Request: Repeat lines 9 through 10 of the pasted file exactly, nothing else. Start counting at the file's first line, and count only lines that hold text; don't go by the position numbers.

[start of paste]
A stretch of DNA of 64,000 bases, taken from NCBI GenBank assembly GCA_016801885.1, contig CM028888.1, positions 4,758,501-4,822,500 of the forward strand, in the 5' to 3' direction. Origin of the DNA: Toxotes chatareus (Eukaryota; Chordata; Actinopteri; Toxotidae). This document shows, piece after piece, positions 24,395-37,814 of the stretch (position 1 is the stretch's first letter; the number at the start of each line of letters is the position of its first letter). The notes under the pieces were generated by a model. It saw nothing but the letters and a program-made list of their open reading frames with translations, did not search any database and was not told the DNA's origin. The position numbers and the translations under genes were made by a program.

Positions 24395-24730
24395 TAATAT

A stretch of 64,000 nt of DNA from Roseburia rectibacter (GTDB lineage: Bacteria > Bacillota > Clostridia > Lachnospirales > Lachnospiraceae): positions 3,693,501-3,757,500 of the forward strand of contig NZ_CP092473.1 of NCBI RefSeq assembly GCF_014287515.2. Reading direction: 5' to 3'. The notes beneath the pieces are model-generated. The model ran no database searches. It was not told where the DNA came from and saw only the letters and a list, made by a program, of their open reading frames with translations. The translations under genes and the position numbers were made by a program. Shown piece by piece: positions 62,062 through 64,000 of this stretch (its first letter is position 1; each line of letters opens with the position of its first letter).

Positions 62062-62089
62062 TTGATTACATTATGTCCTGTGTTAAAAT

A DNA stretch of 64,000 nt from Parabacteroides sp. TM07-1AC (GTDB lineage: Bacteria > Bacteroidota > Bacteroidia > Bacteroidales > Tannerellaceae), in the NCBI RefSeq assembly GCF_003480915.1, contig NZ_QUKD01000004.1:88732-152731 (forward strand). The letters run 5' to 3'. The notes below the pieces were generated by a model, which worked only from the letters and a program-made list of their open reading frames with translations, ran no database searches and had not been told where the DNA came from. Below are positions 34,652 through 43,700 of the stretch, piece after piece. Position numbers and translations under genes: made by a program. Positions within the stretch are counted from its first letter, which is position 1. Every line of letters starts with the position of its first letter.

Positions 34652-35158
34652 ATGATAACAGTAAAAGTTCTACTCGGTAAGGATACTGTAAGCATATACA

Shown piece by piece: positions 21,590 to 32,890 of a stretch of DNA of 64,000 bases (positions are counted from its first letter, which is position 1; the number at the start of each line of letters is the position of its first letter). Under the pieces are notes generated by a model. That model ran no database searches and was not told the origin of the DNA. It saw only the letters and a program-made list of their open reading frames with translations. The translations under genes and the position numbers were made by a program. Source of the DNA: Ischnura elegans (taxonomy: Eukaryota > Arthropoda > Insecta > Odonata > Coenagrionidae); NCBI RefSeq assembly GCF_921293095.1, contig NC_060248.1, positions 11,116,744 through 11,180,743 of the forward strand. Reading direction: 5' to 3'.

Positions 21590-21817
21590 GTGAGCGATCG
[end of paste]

34652 ATGATAACAGTAAAAGTTCTACTCGGTAAGGATACTGTAAGCATATACA

Shown piece by piece: positions 21,590 to 32,890 of a stretch of DNA of 64,000 bases (positions are counted from its first letter, which is position 1; the number at the start of each line of letters is the position of its first letter). Under the pieces are notes generated by a model. That model ran no database searches and was not told the origin of the DNA. It saw only the letters and a program-made list of their open reading frames with translations. The translations under genes and the position numbers were made by a program. Source of the DNA: Ischnura elegans (taxonomy: Eukaryota > Arthropoda > Insecta > Odonata > Coenagrionidae); NCBI RefSeq assembly GCF_921293095.1, contig NC_060248.1, positions 11,116,744 through 11,180,743 of the forward strand. Reading direction: 5' to 3'.